How does this affect .NET? If you want my honest answer here it is. It doesn’t. Yet. One of the WinRT team’s fears is they hope they didn’t create a parallel platform, but in my view that will be the future result. I’m going to summarize why it doesn’t affect .NET now, and why it will in the future.
- Isn’t accessible to desktop, console, or web applications.
- Integrates only a subset of the .NET base class library, so in comparison it is very limited.
- It completely breaks backwards compatibility with everything prior to Windows 8.
- WinRT apps can only be distributed through the Windows App Store.
- WinRT only allows a single app to be open at a time.
- WinRT forces apps to run in a limited, isolated/sandboxed environment.
Right now it isn’t changing anything about .NET -at all-, but that can change very quickly in the future. I think the affect WinRT can have towards .NET in the future heavily relies on a few factors. One, if it is made available to desktop, console, and web applications. And two, how much Microsoft invests in developing libraries for WinRT. Let’s assume for a moment that WinRT is eventually made available to desktop applications. It already eliminates the need for platform invoking down to the Win32 layer, so it deprecates that part of .NET. It brings all languages, even non-CLR languages to an equal playing field, and this is a huge achievement. Those two points alone are very powerful, but I think the third point would be if they ever include a desktop UI layer in WinRT, or allow Windows Store Apps to run in the desktop. That would probably be the final question, because WPF for example is huge, and managed. It would be a large undertaking to integrate that into WinRT.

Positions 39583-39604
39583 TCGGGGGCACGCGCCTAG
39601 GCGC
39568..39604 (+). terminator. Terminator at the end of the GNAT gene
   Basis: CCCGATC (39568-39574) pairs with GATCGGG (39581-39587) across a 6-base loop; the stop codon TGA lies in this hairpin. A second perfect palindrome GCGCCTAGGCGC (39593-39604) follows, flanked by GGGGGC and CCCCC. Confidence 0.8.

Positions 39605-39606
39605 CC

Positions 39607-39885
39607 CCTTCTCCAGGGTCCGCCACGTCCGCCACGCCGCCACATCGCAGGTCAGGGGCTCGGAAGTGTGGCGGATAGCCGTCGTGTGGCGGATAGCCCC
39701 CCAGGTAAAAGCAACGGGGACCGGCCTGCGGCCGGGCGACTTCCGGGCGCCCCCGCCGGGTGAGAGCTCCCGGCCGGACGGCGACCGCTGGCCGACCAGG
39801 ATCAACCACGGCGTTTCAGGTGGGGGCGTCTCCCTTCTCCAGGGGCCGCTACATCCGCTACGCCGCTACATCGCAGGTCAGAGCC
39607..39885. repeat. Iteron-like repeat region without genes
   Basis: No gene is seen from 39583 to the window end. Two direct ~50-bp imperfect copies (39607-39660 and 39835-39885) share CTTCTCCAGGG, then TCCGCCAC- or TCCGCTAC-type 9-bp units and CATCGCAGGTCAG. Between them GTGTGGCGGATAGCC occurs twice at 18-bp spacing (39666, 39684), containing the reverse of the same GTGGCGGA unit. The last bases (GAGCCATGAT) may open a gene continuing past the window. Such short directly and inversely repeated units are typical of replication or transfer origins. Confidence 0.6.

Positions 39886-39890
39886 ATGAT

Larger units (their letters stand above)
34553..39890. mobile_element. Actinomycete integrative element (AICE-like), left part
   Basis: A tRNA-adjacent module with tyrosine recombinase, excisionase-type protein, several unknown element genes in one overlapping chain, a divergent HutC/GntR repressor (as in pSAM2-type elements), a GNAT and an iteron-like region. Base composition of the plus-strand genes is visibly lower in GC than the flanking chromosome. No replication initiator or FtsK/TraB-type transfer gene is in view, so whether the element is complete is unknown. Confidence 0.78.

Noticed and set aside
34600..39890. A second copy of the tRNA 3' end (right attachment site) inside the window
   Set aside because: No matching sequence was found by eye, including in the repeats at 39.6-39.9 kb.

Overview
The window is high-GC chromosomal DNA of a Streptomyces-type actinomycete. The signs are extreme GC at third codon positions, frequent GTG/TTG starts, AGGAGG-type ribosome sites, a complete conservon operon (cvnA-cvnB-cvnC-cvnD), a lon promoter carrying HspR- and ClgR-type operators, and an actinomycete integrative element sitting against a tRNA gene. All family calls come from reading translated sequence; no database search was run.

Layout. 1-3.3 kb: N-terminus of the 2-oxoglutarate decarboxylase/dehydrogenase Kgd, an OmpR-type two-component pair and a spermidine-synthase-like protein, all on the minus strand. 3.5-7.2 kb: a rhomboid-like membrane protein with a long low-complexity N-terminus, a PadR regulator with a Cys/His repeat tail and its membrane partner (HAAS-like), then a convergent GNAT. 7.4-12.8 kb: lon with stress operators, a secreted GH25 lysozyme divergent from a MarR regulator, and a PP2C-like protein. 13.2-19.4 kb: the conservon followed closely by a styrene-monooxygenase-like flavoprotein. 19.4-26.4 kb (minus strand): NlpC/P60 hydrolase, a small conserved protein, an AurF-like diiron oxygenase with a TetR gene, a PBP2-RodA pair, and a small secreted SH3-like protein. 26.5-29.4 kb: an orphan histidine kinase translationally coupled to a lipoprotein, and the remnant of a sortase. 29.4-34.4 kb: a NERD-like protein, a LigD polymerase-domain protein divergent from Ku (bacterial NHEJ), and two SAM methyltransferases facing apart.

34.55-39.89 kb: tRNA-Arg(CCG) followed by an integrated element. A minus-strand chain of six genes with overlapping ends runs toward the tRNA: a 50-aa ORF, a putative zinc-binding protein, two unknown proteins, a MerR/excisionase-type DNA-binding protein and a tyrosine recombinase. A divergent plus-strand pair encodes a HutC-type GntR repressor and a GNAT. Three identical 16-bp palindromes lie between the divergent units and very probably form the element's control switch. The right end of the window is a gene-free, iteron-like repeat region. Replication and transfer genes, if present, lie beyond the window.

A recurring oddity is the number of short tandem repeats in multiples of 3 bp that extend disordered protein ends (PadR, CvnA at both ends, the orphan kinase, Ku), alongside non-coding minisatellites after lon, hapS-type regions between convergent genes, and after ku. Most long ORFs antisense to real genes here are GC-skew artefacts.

I’m not sure what’s going to happen from here, but it can go in some very interesting directions. With the drastic change Microsoft made to the Windows desktop by removing the start button and implementing this new Windows 8 UI Start Screen, and with Windows Store apps, who knows what will change in the future.
Merely a smiling visitor here to share the love , btw outstanding style. Audacity, a lot more audacity and always audacity. by Georges Jacques Danton. bbeeaaadcdgd
needs to make some changes or is there any way where we can find this value
I mean in iOS they have some “NativeBridge” so that they can able to get value so same into Windows Surface how I can get this value..
I had many tried with google and all the event but there is no clue..
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nice post…i would like to find something about choosing a platform for new developers.
Any specific platforms or just general decision making?